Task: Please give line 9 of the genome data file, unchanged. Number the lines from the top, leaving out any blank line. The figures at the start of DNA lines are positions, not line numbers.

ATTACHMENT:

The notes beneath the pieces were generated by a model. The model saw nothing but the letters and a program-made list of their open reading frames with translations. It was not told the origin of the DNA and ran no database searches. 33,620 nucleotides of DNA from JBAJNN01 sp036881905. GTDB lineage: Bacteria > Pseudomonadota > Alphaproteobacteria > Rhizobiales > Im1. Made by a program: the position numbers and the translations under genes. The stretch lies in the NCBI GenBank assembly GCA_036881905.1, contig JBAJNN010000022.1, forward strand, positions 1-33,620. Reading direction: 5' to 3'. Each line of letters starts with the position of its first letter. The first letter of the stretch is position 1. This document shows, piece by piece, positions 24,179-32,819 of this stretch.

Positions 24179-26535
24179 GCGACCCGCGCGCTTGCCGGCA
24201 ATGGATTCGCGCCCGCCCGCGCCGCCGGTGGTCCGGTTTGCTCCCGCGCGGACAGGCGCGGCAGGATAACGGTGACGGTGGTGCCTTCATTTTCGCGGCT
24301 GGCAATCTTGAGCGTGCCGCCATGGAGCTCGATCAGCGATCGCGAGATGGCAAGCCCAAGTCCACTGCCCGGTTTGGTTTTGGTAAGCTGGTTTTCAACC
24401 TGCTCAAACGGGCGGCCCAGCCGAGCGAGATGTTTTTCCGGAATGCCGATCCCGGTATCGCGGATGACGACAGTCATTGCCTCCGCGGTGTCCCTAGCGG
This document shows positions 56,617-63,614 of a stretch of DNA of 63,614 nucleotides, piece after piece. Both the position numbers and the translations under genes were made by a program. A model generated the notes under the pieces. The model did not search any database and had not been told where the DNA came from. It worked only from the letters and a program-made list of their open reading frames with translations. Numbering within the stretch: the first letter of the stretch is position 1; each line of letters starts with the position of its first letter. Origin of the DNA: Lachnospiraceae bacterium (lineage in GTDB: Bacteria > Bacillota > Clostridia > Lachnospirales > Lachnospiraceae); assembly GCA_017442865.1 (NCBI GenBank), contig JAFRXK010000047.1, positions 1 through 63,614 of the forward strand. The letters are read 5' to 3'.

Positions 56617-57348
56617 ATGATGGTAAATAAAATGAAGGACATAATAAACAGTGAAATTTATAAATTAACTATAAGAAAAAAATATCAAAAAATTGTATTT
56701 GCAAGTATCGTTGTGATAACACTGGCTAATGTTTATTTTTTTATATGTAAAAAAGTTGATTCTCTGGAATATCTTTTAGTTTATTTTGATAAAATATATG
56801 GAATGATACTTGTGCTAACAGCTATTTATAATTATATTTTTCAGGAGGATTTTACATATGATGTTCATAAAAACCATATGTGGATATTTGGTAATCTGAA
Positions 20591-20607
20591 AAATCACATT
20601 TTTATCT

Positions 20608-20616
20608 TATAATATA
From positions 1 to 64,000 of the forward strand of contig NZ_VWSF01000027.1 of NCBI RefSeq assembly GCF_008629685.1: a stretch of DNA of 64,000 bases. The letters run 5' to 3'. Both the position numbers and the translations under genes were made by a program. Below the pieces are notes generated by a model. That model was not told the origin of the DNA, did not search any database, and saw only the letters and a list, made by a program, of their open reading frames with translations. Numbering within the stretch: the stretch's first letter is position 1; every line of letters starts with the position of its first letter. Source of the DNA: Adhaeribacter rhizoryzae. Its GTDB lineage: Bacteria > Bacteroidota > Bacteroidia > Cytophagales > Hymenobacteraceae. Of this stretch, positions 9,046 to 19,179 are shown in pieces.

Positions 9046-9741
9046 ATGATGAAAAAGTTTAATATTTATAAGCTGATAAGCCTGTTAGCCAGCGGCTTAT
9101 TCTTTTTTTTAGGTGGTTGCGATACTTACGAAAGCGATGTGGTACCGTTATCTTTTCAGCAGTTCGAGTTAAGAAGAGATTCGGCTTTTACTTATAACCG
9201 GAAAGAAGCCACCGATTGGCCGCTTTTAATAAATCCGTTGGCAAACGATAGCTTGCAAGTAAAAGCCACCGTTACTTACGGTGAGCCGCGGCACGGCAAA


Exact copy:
56617 ATGATGGTAAATAAAATGAAGGACATAATAAACAGTGAAATTTATAAATTAACTATAAGAAAAAAATATCAAAAAATTGTATTT